Noah Lemelson is a short story writer and novelist who lives in LA with his wife and cat. Lover of Science Fiction, Fantasy, New Weird, and Punk. He received his BA in Biology from the University of Chicago in 2014 and received his MFA in Creative Writing from the California Institute of the Arts in 2020. He has had several of his short stories published in both print and online magazines, such as Allegory, Space Squid and the Outsider’s Within Horror Anthology. Visit his website here to learn more about him and his upcoming book.
I’m not into the whole Chosen One thing. Don’t get me wrong, I’m not trying to toss a hot take that all Chosen One narratives are bad. Like any trope they can be done well. But it has been done, and done, and done, and done some more. When I sat down to write The Sightless City (then “Untitled Lazarus Roache Project”), I wanted to tell a story about comparatively normal characters, not heroes chosen by gods or destiny. But normal does not mean boring. Too often books allow their protagonist to become dullest character. It’s a genuine challenge to make sure your point of view character is not just some window with legs, but a full and complex human being (or fantastical human being equivalent).
My strategy to make my POV interesting was to make each protagonist flawed in some significant way. They would be united in their opposition to Lazarus Roache, but I wanted each of their struggles to be individual and internal. They had been wronged, but they were not passive victims, they had active flaws that got them into their situations, and make it more difficult for them to escape.
To both explain what I mean, and to give a hint at how to write realistically flawed characters, let’s talk about the self-narratives. We each have a narrative about ourselves, explanations for what we have done, what we are doing, what we will do, and why. Often identities are a big part of this, labels either given to us or chosen by us (often a bit of both). These self-narratives give us a sense of who we are, and influence our future decisions, but they aren’t necessarily “true.” I’m not saying they’re always “false” either, obviously. It’s just that self-narrative are, like everything in society, constructions, ideas that are sometimes based on facts, sometimes on emotion, but often come from a blurry mix of reality, emotion, and expectation.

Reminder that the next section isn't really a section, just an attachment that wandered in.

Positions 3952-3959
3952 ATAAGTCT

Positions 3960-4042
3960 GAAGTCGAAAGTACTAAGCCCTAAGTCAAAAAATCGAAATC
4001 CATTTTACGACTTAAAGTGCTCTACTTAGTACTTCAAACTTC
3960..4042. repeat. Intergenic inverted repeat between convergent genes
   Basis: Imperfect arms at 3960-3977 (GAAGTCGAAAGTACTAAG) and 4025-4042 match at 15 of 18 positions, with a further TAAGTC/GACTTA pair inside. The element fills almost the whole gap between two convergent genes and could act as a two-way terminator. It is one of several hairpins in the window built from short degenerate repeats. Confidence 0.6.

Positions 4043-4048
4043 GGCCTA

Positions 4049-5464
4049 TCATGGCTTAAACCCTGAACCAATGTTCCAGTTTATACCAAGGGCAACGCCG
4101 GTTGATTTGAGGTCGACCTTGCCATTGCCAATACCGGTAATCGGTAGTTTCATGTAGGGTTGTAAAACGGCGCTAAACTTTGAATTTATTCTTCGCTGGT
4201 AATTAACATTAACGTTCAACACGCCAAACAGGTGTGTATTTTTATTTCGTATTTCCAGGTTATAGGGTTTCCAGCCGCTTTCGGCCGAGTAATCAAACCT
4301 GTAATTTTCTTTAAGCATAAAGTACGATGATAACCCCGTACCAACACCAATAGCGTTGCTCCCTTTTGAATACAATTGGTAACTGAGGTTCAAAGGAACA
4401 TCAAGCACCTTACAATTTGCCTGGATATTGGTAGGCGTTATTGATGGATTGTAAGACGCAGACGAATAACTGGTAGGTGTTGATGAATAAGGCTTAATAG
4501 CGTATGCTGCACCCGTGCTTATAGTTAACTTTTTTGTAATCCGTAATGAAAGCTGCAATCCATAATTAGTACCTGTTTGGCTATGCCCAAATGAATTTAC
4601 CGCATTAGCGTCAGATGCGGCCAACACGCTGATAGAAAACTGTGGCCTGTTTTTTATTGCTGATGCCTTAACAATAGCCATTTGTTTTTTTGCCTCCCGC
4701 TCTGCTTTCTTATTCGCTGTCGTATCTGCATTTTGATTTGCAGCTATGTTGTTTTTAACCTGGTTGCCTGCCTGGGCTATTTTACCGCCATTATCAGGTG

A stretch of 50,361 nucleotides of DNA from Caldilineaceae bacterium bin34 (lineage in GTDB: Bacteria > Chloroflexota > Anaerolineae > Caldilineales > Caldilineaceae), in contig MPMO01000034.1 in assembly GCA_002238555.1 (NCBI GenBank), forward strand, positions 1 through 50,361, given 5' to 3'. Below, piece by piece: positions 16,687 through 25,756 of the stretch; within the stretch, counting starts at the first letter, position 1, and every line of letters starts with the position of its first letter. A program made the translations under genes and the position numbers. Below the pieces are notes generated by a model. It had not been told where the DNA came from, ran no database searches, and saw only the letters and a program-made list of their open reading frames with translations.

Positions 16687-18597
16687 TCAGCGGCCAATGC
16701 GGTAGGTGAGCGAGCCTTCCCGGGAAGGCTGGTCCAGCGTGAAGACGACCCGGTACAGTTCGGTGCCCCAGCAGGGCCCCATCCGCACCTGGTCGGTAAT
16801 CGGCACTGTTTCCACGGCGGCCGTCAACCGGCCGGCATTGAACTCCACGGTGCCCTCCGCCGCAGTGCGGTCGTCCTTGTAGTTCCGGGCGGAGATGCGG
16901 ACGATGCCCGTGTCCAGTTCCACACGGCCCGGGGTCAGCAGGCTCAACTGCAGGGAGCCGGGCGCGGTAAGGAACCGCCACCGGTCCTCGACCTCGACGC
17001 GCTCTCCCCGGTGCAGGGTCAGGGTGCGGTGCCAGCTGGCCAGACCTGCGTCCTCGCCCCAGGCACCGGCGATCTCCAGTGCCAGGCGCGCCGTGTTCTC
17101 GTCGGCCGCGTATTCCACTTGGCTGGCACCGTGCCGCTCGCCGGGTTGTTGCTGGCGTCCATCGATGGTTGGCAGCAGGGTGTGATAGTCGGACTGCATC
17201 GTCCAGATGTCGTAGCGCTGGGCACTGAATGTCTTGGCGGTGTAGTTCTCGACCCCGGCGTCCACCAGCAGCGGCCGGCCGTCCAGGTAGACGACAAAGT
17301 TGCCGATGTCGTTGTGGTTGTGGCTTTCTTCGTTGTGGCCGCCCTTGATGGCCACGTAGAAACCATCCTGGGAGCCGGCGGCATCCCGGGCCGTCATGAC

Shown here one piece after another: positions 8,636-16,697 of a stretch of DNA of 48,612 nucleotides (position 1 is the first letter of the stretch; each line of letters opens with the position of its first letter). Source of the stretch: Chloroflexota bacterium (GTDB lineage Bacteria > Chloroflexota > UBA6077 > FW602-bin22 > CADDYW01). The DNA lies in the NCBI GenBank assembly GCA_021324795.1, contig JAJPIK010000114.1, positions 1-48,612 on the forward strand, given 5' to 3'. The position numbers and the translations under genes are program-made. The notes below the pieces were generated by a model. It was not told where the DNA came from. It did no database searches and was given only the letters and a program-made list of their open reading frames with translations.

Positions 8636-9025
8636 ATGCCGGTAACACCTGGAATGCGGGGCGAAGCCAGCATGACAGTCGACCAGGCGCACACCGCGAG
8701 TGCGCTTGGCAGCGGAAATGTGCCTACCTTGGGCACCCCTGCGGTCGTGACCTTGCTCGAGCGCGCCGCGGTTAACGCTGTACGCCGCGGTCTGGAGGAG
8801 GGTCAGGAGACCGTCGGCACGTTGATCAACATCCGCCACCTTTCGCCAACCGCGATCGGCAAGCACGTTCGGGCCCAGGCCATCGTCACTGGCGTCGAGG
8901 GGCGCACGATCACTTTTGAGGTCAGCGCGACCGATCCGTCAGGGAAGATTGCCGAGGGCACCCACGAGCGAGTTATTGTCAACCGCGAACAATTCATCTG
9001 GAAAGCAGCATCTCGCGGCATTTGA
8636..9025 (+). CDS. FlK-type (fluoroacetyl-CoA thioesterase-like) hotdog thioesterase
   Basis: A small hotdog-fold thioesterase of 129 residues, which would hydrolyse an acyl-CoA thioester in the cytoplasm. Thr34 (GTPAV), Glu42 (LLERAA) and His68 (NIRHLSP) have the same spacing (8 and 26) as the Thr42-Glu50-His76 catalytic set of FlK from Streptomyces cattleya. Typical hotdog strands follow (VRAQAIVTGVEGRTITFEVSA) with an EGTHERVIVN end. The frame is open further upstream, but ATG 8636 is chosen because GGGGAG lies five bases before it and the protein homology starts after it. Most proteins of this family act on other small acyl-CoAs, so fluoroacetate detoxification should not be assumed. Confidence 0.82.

Marcel Talwar is a war hero. He fought to free Huile, giving up his leg and losing his friends in a fight for freedom. This is the identity he was given and one he embraces fully. But there is another narrative, another possible identity. Marcel Talwar is a war criminal. He caused thousands of brutal deaths. This alternative reading of his actions, as factual as his other identity, is abhorrent to Marcel. He does not actively consciously consider this possibility, and I don’t explicitly call him out on it in the book, but on some level he is aware of this darker narrative. This other interpretation does not make him question his war hero status, quite the opposite. He is so utterly convinced he is a war hero because the alternative possibility is so horrid. This leads to a massive emotional block preventing him questioning from his own decisions and the outcomes of those decisions. This is a significant character flaw. Marcel is a good person, in that he tries to be a good person and do good things, but he can be blind to reality when that reality threatens to unravel his self-narrative.